In early August of 2014, I and two associates met with Scott at Friday’s on a Saturday afternoon. The meeting was to hear out Scott and decide if he was someone we wanted to support in the school board election. After some time I left my two associates and they were invited over to Scott’s house because Scott wanted to show them “something.” When there, Scott produced two highly confidential documents about another candidate and gave those documents to my associates. I am not sure why Scott gave away those documents, but it is clear the documents were of a nature that he should never have had possession.
Without going into specifics, the documents pertained to one candidate, and were of a nature that if released into the wild, may give the false impression yet another school board candidate had surreptitiously “back doored” the documents from his employer. The associates didn’t take the bait, didn’t release the documents into the wild and didn’t have anything to do with this heinous attempted smear. Rather, the associates contacted the appropriate authorities and the matter was, so to speak, “handled.”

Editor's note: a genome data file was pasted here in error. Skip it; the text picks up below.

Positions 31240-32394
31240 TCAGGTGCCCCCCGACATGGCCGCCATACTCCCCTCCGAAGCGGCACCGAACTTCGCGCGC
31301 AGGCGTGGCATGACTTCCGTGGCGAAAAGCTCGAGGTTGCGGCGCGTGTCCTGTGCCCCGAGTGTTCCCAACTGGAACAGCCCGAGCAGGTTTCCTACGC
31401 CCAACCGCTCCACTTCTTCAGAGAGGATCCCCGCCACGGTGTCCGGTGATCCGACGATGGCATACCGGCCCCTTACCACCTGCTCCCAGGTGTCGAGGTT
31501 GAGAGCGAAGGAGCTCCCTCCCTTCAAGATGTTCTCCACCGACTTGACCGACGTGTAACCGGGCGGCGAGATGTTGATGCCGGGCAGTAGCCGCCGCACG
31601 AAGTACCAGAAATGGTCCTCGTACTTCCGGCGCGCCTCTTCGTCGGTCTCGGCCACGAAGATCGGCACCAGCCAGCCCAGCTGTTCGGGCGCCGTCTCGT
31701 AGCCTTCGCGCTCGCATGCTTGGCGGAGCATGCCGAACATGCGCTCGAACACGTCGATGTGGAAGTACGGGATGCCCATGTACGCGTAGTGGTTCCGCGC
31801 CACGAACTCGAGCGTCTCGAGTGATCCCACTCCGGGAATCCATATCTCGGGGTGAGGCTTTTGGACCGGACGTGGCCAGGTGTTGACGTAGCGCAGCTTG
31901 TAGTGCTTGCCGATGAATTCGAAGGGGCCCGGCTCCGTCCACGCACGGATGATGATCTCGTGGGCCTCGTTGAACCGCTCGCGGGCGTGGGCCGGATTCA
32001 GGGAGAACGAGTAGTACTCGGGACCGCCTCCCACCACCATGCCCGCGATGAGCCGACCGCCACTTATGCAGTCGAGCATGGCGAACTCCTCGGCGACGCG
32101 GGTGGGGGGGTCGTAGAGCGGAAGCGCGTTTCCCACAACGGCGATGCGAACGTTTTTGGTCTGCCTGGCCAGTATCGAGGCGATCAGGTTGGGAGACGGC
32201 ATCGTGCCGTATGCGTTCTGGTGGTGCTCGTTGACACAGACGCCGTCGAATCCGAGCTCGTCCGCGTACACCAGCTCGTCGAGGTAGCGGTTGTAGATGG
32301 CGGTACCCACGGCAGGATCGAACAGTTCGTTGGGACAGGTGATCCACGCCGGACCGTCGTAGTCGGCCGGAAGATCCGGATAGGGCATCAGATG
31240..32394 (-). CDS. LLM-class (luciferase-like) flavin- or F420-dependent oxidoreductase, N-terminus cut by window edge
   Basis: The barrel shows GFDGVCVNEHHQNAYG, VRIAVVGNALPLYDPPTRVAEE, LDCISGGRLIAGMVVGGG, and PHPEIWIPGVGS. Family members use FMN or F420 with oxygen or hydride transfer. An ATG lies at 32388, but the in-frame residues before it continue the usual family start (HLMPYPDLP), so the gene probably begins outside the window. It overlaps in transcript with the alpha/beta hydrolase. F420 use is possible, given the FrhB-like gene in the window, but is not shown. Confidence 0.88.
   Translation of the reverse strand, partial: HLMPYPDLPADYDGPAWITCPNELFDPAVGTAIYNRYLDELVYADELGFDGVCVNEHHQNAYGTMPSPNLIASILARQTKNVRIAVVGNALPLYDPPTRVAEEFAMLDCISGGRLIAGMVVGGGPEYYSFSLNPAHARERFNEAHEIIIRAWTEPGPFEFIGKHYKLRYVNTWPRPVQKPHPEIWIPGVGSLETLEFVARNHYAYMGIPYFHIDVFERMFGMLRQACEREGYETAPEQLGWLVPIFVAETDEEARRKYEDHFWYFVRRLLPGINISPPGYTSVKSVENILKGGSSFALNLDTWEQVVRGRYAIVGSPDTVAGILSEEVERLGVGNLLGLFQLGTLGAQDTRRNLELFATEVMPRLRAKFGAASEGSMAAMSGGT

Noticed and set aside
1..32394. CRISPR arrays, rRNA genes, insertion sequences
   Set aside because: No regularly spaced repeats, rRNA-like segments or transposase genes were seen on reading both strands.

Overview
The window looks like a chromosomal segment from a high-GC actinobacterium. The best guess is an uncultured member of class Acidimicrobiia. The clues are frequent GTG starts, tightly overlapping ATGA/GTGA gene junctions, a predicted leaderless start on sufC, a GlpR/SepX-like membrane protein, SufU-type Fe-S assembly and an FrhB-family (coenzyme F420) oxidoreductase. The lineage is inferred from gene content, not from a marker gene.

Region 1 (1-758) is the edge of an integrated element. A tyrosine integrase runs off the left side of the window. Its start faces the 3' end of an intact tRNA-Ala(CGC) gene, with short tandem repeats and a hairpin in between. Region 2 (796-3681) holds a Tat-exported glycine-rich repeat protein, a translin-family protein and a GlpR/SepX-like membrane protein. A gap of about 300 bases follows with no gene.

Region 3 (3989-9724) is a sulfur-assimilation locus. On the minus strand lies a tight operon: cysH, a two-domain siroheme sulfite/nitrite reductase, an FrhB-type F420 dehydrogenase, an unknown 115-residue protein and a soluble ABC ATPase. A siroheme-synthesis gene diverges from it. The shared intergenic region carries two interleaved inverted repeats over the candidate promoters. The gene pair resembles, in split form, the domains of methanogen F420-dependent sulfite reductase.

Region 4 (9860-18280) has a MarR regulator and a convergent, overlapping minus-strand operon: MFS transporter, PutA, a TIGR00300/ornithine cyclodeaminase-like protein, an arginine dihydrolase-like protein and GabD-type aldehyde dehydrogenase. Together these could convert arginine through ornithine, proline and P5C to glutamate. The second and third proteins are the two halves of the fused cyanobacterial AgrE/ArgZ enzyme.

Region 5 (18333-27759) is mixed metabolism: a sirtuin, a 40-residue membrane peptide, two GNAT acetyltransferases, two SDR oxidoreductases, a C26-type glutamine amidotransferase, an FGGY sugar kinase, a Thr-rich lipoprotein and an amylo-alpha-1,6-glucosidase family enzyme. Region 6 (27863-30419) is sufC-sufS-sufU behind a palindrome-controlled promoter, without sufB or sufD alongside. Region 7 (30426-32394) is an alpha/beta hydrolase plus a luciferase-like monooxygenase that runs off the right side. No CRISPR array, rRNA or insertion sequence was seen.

My concern is whether Scott was Machiavellian enough to see the “two-fer” to be gained in smearing two candidates, perhaps at the last minute, which no amount of damage control could correct prior to the election. And then sitting back claiming that he had nuthen to do with nuthen and letting his apologists come forward to make excuses for him.
And yes, I did see the documents prior to them being turned over to the appropriate authorities and yup, Scott should never have been in possession of such confidential material.
So, once again, Scott’s involvement may have just been an innocent, easily explainable situation qualifying as “no harm, no foul.” Right?
And then comes the frosting to the story.
The one candidate subject to the confidential material had their attorney (no, not me) write a cease and desist letter to Mr. Blough having him refrain from further dissemination of the material he had no right to possess in the first place.
And as is his right, Mr. Blough had his attorney write back to the first attorney, claiming Mr. Blough was, in essence, a victim of dirty politics rather than a proponent of dirty tricks.
And the letter was signed, “Cynthia Pandolfi, Attorney for Scott Blough.”
As in, an attorney for the robocall defense team, now just coincidentally representing “Lucy.”
Your conclusions may vary.
Enjoy your weekend.
PS: Wendy and I voted for Elaine Litster and Josie Hirsch.